Déjà Vu movies are a dime a dozen. Also known as time loop movies, these films often focus on a select group of individuals experiencing the same day or event over and over again and every decade we get more and more of them, with many proving to be quite memorable like “Groundhog Day”, “Edge of Tomorrow” and “Happy Death Day”. It didn’t take long for the 2020s to get their own time loop film with the release of Hulu’s “Palm Springs”. Starring Andy Samberg of Lonely Island fame, Cristin Molioti and J.K. Simmons, “Palm Springs” see this trio stuck living the same day over and over again as they embrace comedic hijinks and attempt to figure out how to end their living hell. It’s funny, engaging, and has a lot of heart even if it doesn’t quite fully define itself from the long line of similar films that preceded it. Still if you’re going to tread on overly traveled ground, this might be one of the best examples of how to do it right.
“Palm Springs” sees Andy Samberg as Nyles who has found himself stuck in a time loop on the day of a wedding he and his cheating girlfriend Misty (Meredith Hagner) are attending. During one of his loops Nyles accidentally drags Sarah (Cristin Milioti), the sister of the bride, into the same loop and the two slowly bond as they live the same day over and over again while trying to avoid a third time loop victim, J.K. Simmons’ Roy, who seeks revenge against Nyles. It all adds up to a pretty fun comedy adventure all confined to a single 24-hour period relived over and over again. Right from the start things get off on the right foot as Nyles is already stuck in his time loop and it’s clear he’s used to living the day repeatedly. He’s aware of his girlfriend’s infidelity, he shows muscle memory for where people are on the dance floor, his rivalry with Roy is quickly hinted at and he just has an all around careless attitude like he’s going through the motions. When he accidentally brings Sarah into his world he finally has a companion to share his misery with and this story of drug fueled shenanigans, mildly comedic suicide attempts and slacking off slowly evolves into a slickly realized allegory for how real relationships work, two people at certain points in their lives eventually find each other but it takes time for their appreciation and love for one another to blossom.
Director Max Barbakow, in his directorial debut, and writer Andy Siara do an impressive job turning what it essentially a generic and cliché idea into a fully realized product with hidden meaning and a touch of uniqueness that helps it hold its own. Andy Samberg and Cristin Milioti are an excellent comedic pair and play off each other well making for a hilarious duo to spend our time with. J. K. Simmons is a nice added touch who doesn’t get a lot of screen time but adds something special to the story by serving as the first person Nyles brings into his time loop nightmare. Simmons’ Ron was Nyles’ only purposeful attempt to share the time loop discovery and experience it with someone else while Sarah is an unintentional addition to his loop and one he regrets because he knows it screwed up her life the way it did Ron’s. Ron was a man looking for something better, but didn’t find it in the repetition because he can’t grow older and watch his family grow. Sarah on the other hand is stuck in her existence and ends up growing as a person from the loop. Nyles is somewhere in between. The three characters and their stories create a multi-layered use of the time loop concept that carries deeper meaning from enjoying the simple moments to the complexities of building a relationship and how each day carries something special in its own way. It’s with these small special touches that “Palm Springs” shines the most giving us a character driven narrative that, while deep and thought provoking, never takes itself too seriously.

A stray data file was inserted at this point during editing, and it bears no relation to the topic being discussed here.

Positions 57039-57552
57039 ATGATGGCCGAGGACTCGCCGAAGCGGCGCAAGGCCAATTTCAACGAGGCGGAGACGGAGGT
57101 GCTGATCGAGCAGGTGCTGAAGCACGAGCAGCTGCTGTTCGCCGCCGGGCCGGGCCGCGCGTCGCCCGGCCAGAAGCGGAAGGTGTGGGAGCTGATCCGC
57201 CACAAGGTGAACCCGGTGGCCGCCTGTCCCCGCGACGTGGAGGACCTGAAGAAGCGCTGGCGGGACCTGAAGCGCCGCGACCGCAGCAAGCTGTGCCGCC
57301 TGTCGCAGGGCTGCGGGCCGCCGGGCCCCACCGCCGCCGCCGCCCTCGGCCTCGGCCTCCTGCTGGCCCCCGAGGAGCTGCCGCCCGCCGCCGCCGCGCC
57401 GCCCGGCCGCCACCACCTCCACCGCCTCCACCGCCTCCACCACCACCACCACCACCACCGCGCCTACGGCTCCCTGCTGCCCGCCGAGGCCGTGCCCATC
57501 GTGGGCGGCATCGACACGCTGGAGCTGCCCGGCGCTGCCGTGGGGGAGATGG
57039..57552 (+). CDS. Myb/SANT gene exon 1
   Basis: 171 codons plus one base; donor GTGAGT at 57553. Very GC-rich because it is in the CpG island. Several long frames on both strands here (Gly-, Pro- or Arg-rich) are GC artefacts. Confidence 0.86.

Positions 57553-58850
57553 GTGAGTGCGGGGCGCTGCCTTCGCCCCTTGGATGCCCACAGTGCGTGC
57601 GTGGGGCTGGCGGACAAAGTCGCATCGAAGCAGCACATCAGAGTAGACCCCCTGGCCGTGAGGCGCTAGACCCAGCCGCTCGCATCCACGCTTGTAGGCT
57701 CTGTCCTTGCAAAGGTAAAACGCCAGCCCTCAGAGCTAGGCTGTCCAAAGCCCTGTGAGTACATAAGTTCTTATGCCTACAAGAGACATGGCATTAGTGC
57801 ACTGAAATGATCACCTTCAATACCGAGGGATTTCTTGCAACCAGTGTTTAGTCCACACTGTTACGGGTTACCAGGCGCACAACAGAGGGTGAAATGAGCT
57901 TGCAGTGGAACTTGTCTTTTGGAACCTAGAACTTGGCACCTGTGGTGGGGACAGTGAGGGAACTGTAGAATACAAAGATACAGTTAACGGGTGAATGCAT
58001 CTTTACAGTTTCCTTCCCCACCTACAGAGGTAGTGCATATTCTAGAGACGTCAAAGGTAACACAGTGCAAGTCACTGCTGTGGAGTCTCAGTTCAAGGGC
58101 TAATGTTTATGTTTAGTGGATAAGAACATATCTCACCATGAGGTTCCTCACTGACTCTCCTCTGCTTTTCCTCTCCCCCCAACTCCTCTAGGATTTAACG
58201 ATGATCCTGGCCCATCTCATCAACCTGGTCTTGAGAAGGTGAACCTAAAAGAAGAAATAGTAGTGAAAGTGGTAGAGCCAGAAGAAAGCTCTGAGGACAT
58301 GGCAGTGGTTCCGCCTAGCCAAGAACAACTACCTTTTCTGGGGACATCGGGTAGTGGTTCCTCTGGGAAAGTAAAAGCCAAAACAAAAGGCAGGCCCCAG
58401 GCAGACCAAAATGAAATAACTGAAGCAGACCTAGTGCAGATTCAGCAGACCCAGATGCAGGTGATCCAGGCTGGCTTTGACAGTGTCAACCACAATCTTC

Even if you want to discard the mushy, more meaningful ideas, this is still simply a great comedy film. Samberg and Milioti’s comedic chops and abilities to bring out the best in every joke and moment and are a big part of why this film is so much fun. “Palm Springs” does lean maybe too heavily on some pretty tired jokes and ideas but they all work to create an engaging, tightly crafted and rarely unfunny collection of days and scenes that are wildly ridiculous experiences for both the characters and the viewer. While my one real criticism is that the time loop idea has been done to death, but “Palm Springs” doesn’t seem to care. It does, inevitably, succeed by embracing all of the best aspects of its chosen story structure adding layers of human experiences and comedic genius to make every day feel unique and show true character growth along the way. It’s a refreshing offering in a world that seems all too secure with revisiting the same concepts over and over again without an ounce of originality to show for it. This movie is proof that it’s possible to do the same thing as past films but also succeed in offering something truly special that stands on its own.
“Palm Springs” doesn’t redefine the time loop subgenre, but in a collection of movies from decades past that honestly has few duds “Palm Springs” still manages to stand out as an effective comedy with heart, meaning and genuine inspiration at its core. Few comedies these days can manage to say something sincere while also keeping the tone lighthearted and goofy all the way through and “Palm Springs” does just that. It’s not completely original, but it’s high concept ideas and themes, capable and committed cast, and ability to feel fresh and familiar at the same time all add up to probably the best comedy of the year so far. To put it simply, it’s an incredibly good time that just might make you think about how complex relationship building really is and how important one day or one moment can be to the big picture.